1. Amusingly that is exactly how pizza’s are done…so yes that’s actually a brilliant point.

      1. It could be the inputs more than the cooking system, I guess. But I’ve always found pizza from a regular pizza oven tends to be better than stuff cooked on a conveyor belt oven.

        1. Agreed, but that’s usually because those working the oven fail to check them as they come out. I did a very brief stint during college as a pizza delivery driver, and my coworkers were almost entirely high-functioning autistics.

          Of course, the store was on the bad side of town so it was the worst of the worst employee’s. I quit when I got robbed at gunpoint, definately not worth it.

    2. Yeah. This is not the future of restaurant automation.

      That looks like some grad student’s robotics project, not a practical design for automation. It would be silly to make a robot to do exactly what human cooks are doing now when you could easily make one far more efficient.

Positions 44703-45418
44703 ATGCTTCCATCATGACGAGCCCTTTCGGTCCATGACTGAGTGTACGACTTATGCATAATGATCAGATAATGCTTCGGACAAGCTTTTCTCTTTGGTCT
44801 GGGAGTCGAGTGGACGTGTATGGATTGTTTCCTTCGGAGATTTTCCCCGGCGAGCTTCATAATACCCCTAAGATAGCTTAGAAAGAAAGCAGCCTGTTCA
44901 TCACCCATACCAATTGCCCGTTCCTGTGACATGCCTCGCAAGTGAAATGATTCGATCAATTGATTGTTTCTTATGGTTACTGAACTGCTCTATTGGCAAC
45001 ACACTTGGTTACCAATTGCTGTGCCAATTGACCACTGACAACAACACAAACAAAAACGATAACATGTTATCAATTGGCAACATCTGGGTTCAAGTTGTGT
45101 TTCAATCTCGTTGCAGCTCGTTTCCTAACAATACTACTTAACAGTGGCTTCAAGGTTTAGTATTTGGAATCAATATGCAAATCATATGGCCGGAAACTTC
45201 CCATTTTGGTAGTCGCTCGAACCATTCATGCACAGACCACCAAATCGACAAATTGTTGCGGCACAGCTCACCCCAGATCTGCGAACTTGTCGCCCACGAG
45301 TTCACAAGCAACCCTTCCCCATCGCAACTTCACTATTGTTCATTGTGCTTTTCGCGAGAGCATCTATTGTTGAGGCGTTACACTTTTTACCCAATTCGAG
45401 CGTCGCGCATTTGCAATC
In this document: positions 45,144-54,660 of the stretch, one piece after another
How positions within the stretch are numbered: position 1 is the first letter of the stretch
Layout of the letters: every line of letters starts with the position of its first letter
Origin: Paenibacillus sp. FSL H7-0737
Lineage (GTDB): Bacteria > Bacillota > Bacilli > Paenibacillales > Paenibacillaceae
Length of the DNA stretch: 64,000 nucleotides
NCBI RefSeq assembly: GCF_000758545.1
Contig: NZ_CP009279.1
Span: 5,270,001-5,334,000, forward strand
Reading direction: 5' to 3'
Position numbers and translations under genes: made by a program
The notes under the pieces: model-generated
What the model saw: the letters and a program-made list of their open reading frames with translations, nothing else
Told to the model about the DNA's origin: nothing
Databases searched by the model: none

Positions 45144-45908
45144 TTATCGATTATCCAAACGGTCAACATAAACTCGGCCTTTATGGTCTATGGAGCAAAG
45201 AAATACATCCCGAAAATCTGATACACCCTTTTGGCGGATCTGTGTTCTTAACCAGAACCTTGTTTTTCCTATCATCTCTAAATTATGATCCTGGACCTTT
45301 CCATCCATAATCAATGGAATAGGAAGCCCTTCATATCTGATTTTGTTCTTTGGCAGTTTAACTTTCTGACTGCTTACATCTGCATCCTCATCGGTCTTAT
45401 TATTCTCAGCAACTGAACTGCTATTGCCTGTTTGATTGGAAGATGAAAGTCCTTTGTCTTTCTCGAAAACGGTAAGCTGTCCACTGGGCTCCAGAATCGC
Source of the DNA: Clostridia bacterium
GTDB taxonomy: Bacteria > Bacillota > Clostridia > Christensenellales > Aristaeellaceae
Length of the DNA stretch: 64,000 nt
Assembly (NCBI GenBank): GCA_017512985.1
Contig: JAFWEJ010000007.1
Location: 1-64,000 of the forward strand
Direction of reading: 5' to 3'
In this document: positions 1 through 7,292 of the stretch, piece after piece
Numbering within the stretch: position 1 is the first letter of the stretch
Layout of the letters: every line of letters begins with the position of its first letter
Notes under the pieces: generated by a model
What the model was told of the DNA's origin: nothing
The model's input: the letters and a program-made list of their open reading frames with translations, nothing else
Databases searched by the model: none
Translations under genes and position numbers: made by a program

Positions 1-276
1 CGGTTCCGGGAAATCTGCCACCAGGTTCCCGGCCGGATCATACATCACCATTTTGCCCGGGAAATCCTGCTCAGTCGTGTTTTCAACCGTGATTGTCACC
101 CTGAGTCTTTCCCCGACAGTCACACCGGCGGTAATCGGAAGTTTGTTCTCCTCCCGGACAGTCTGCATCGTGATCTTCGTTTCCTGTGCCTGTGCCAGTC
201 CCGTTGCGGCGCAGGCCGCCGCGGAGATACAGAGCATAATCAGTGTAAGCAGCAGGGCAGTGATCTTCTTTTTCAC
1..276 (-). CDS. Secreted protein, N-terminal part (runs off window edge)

16. What made the election of 2016, and by extension governance in 2017, is that Mr. Trump’s understanding of economics is steeped in 1970’s era liberal thinking. His views on trade and H1B skilled immigration are ill-informed, retrograde, and will ultimately be disasterous for our economy and the nation. He embraces death spiraling entitlements and “stimulus” spending. His “Nationalist” perspectives will impede rather than enable growth and prosperity.

    I give Mr. Trump props for his promise to dismantle the federal regulatory leviathan and for tax reform. But those are not enough

  17. Let’s hope all the robots are heche en Mexico